Elizabeth Warren political and personal narrative is that she has always been a selfless fighter against big corporations.

But as we first exposed in 2012, Warren maintained a vibrant legal practice when she was a professor at Harvard Law School that paints a different picture. Warren recently admitted that she made, at minimum, close to $2 million with her legal practice, most of it after she joined HLS as a tenured professor.

Aside from the the money, Warren has a bigger problem: Much of her representation was in favor of big corporations against employees, consumers and others she now claims to champion.

We paved the way in exposing how Warren issued misleading and incomplete lists of her cases in 2012:

Our reporting played an important role in leading Annie Linsky of The Washington Post (formerly at the Boston Globe) to issue a devastating take down of Warren’s role in fighting against women with breast implant claims, WaPo confirms: As lawyer, Elizabeth Warren worked to limit Dow Chemical’s liability to breast implant victims (2019)

That WaPo report on Warren’s representation of Dow Chemical, first exposed by us in 2012, should have created a media firestorm, but as I noted at the time, it got lost in the  noise created by a Trump tweet:

Timing is everything in politics, and Elizabeth Warren received a huge break when a devastating Washington Post investigation of Warren’s legal practice when she was a law professor was published on Monday, July 15, 2019. That was the day after Trump’s tweets telling four congresswomen “go back and help fix the totally broken and crime infested places from which they came. Then come back and show us how….”

The investigation confirmed and expanded on Legal Insurrection’s reporting from 2012 that in her private legal practice Warren worked against breast implant victims, not for them as she claimed. It was part of a pattern of Warren representing major corporations against the people Warren claims to care about, before she launched her political career.

Those Trump tweets sparked a week-long (and still ongoing) media feeding frenzy in which the WaPo report about Warren received little attention. The WaPo report should have been massive news, particularly with the second Democrat debate coming up this week. It should have been the subject of other news coverage about Warren’s private legal practice, and other Democrat presidential candidates should have been talking about how it works against Warren much as Joe Biden’s past is used against him.

But it passed with barely a mention in other news outlets and competing campaigns, as the prolonged news cycle was consumed by focus on Trump’s fight with “The Squad.”

Now Linsky, together with Matt Viser, has done it again, digging up a Warren representation almost as devastating to Warren’s political narrative as the Dow Chemical represenation. But you probably didn’t hear about that WaPo story, published December 9, because it was lost in the impeachment noise.

Here’s an excerpt from, Memo from 1990s pollution case shows Elizabeth Warren in action as corporate consultant:

The memo from then-Professor Elizabeth Warren was written on Harvard Law School letterhead, a symbol of gravitas for a scholar renowned as a champion for consumers victimized by predatory banks and other big businesses.

But on this occasion, Warren was not arguing on behalf of vulnerable families, nor was she offering the sort of stinging rebuke of corporate greed that would later define her political career. Rather, Warren was representing a large development company that was trying to avoid having to clean up a toxic waste site.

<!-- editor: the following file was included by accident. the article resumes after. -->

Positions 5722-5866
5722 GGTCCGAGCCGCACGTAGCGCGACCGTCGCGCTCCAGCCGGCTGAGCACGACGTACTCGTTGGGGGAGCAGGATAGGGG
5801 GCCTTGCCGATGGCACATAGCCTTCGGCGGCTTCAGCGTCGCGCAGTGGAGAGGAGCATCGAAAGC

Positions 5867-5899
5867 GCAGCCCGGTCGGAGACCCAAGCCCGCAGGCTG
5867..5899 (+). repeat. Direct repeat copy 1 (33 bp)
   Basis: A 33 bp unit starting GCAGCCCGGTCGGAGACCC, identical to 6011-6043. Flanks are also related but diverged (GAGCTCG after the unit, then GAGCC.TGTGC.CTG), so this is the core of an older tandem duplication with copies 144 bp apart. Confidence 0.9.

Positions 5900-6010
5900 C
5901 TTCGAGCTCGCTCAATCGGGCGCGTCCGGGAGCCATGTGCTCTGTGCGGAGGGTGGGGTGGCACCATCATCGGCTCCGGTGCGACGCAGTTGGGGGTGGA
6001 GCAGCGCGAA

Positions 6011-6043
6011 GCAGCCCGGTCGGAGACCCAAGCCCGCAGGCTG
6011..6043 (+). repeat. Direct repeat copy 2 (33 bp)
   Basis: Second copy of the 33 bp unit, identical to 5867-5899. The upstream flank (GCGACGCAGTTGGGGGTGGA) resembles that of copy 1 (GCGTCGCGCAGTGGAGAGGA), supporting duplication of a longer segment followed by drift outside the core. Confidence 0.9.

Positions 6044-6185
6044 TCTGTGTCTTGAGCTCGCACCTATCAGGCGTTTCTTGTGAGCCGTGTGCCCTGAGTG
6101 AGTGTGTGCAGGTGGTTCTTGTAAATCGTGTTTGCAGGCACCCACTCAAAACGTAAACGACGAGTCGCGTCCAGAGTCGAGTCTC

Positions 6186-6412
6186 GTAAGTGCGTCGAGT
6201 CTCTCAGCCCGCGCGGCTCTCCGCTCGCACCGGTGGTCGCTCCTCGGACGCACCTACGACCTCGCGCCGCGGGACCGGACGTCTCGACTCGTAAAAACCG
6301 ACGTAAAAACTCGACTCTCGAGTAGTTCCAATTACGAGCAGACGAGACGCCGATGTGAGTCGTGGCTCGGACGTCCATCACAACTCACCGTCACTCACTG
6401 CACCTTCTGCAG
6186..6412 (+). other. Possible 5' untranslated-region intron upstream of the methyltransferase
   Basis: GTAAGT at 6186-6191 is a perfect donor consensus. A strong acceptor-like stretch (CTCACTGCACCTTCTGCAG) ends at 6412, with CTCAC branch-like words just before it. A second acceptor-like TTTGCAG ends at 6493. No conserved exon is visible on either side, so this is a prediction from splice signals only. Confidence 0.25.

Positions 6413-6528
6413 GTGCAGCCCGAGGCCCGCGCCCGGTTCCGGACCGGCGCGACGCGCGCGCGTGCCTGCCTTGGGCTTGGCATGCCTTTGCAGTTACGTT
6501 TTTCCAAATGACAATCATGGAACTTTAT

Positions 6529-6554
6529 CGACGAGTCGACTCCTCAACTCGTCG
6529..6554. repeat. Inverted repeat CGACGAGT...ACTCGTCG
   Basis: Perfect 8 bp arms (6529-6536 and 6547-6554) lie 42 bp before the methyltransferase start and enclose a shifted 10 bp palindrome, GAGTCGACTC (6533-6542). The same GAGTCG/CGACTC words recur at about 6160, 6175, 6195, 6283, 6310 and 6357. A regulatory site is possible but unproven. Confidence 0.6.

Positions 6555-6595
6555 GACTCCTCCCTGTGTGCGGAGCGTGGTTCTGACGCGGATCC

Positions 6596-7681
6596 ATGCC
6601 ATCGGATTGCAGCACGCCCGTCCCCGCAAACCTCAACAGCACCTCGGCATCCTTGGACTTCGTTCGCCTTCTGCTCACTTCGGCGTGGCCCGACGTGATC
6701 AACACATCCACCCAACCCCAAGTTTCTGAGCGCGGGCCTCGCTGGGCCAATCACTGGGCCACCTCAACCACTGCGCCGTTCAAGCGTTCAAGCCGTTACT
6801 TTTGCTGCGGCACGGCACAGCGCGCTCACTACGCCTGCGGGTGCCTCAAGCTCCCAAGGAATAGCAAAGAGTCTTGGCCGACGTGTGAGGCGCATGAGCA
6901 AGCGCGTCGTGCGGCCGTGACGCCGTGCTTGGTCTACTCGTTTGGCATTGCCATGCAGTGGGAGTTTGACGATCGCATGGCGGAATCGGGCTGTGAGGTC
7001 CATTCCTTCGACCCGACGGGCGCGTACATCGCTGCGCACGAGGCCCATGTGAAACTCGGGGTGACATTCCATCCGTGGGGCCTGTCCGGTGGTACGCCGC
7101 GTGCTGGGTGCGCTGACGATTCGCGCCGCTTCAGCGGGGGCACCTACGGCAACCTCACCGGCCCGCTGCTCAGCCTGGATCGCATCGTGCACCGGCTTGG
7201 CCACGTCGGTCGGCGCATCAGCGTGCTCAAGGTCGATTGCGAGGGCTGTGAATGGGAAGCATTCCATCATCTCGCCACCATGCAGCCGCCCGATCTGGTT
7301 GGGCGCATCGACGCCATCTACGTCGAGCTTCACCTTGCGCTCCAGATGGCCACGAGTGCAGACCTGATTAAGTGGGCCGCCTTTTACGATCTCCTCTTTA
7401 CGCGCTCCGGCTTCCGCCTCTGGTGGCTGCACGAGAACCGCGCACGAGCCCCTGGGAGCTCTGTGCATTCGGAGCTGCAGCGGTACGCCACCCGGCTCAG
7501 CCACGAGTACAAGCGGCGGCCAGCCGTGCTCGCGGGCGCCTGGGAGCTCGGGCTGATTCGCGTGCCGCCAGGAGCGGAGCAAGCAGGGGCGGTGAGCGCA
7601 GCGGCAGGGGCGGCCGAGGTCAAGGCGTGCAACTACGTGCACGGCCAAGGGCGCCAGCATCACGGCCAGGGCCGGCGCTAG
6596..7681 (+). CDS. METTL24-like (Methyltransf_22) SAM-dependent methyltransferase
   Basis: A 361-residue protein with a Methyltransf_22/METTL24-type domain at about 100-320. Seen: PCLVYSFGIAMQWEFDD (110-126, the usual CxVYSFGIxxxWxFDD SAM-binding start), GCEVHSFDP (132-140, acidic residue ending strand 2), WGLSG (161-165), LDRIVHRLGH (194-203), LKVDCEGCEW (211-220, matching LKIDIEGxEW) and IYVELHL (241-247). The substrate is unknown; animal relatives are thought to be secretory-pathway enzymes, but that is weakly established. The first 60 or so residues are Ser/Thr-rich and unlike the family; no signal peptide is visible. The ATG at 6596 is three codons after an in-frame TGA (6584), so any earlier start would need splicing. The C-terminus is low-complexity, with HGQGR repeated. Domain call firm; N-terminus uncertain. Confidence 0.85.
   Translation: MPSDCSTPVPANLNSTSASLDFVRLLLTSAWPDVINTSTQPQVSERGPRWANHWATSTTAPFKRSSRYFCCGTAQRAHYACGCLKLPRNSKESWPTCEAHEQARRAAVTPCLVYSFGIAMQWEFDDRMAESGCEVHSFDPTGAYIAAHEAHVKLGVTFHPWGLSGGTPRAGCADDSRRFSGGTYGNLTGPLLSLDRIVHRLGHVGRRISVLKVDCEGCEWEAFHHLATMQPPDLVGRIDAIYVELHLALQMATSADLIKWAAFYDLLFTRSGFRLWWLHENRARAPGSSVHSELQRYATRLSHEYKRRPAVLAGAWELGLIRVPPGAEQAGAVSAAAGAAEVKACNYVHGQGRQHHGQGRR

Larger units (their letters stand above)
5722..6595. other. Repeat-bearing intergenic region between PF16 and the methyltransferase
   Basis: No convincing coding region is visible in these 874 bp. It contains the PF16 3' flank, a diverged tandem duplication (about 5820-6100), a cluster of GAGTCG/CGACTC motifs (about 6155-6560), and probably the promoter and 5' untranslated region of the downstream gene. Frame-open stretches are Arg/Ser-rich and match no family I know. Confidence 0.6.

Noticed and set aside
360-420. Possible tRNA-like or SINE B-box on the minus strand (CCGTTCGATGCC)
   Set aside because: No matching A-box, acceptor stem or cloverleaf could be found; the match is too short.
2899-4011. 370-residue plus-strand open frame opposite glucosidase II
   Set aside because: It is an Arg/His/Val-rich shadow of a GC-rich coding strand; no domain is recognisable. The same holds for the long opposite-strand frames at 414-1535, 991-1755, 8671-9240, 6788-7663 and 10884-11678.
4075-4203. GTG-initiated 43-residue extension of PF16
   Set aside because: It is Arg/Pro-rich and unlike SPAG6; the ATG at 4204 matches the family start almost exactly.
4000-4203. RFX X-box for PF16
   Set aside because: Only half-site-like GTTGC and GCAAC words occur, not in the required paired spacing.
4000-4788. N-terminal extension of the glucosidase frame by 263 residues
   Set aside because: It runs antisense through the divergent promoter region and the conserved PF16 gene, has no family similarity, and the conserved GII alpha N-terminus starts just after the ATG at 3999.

The memo, which Warren wrote in 1996, used legalistic and often dense language to argue that businesses faced the “risk of the unknown” from a growing threat of lawsuits, and that defended the company’s right to “maximize its returns to its unpaid creditors and to survive as an employer.”

“Environmental claims, product liability claims, and mass tort claims, for which we have currently only seen the tip of the iceberg, are multiplying against American businesses,” wrote Warren, who, according to her campaign, was arguing that a different company should bear the cleanup costs.

The eight-page memo, which has not previously been reported, offers a rare glimpse of Warren in action during her past work as a corporate consultant — one whose arguments were at times out of step with the liberal presidential campaign she is running today.

While Warren has attempted to claim here advocacy was purely a legal and philosophical argument over who should pay, WaPo casts doubt on that defense:

CMC Heartland Partners was trying to avoid a newly enacted Washington state law that could put it on the hook for about $4 million of the cleanup costs, according to local news reports. The company, which had acquired the land through a bankruptcy proceeding, argued that the legal maneuver should have shielded it from responsibility.

Warren’s memo was sent to the Justice Department in an effort to elevate the matter to the U.S. Supreme Court — a move seen by activists at the time as a delay tactic that would only jeopardize public health.

Environmentalists who fought to clean up toxic waste sites said they are familiar with that tactic and the frustrations it causes….

Warren’s argument put her in line with other major corporations that were also seeking a Supreme Court review of the Washington state law.

The problem is not that Elizabeth Warren represented big corporations and made millions. Lawyers gonna lawyer, and sometimes lawyers represent clients with whom they disagree economically or politically.

The problem is that Warren carefully has portrayed her personal narrative as something quite different. Much like her Native American scandal, it feeds a different narrative about Warren — that she’s not honest about her personal history.

 

 
donate
Donations tax deductible
to the full extent allowed by law.